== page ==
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Old 27 June 2014, 15:44   #1
trydowave
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Atari ST VS Amiga MIDI

Quick question, not a Amiga VS ST argument (im sure everyone here knows which one will come out on top ).

The Amiga normally beats the ST in every department apart from 2 things...

The STs slightly faster CPU and its MIDI port.

Would an Amiga with an External Midi interface be as good as an Amiga for music production?

Basically. Would it trump the one and only appealing thing about the ST?
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Old 27 June 2014, 16:14   #2
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There is nothing technologically outstanding in a midi port, after all it is just modified serial port targeted at a specific standard. It is, and was, dead easy and inexpensive to either buy an Amiga midi adapter or just build one yourself.

And about the cpu (I guess we are talking of non accelerated computers), the Amiga had a slower cpu but it performed much better, because it could offload many of its tasks to its custom chips and dma engine which the ST couldnt.

The Atari had the midi port built-in from factory, so at first sight "it seems" more usable, but basicly an Amiga is better than an ST.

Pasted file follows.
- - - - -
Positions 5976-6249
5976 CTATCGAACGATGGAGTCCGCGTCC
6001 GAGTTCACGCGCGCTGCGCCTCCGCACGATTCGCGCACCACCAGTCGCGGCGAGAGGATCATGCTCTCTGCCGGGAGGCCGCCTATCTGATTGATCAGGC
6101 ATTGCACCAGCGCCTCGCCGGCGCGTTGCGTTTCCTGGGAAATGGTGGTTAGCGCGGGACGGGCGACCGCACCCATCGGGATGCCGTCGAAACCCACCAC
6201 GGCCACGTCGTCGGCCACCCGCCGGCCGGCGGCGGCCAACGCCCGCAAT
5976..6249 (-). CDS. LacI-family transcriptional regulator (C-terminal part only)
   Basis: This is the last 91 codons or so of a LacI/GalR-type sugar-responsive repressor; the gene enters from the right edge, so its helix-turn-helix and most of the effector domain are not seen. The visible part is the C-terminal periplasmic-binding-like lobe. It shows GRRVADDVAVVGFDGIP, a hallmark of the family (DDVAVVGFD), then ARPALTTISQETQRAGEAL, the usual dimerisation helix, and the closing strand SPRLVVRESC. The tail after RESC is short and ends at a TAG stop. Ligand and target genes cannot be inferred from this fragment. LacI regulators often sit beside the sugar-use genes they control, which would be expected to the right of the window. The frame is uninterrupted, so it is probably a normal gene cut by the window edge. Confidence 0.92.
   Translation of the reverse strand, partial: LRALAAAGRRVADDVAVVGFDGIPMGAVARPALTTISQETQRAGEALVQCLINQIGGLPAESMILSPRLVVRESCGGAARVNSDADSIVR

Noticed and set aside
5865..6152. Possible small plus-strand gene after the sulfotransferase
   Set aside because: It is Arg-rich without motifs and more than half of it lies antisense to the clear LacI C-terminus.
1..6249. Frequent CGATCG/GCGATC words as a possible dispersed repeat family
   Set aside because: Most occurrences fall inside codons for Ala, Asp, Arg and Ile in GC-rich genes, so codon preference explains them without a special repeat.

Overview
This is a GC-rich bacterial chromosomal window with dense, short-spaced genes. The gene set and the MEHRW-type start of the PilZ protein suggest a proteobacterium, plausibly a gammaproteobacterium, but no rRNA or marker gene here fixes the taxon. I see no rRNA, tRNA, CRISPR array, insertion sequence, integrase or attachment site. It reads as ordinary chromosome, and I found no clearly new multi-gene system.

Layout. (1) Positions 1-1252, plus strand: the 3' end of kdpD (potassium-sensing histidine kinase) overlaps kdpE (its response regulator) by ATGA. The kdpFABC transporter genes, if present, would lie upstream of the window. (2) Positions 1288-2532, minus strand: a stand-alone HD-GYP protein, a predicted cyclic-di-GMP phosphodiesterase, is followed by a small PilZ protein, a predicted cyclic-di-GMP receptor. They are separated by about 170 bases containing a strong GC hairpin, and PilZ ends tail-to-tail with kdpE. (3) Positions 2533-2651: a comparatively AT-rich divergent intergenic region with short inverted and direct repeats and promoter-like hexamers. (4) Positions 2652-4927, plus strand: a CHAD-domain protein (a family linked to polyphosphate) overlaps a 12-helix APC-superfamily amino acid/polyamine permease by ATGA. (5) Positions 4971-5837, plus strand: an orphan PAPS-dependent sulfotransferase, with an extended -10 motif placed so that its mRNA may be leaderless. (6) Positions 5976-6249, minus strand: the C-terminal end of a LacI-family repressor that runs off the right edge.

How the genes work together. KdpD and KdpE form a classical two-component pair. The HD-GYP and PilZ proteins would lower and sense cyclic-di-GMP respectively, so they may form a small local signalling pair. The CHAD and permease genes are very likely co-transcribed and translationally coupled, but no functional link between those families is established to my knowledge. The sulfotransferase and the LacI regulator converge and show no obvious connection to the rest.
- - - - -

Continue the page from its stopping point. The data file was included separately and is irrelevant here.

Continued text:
The Atari Falcon is of course, another story that needs to be properly disected
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Old 27 June 2014, 20:26   #3
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Midi is the one area that the ST does beat the Amiga in. It isn't just the hardware, it is the amount of software available for it. I have a Mega 4 ST with a Unitor N dongle running Notator. Nothing even came close for the Amiga for Midi sequencing. For timing, it is better than anything for the PC, Mac and Amiga. There was Cubase for the ST as well and a number of other sequencers as well as a plethora of synth editors, patch librarians and other Midi utilities. These were all developed over a period of years for an active community of users just like the Video Toaster and Flyer were for the Amiga.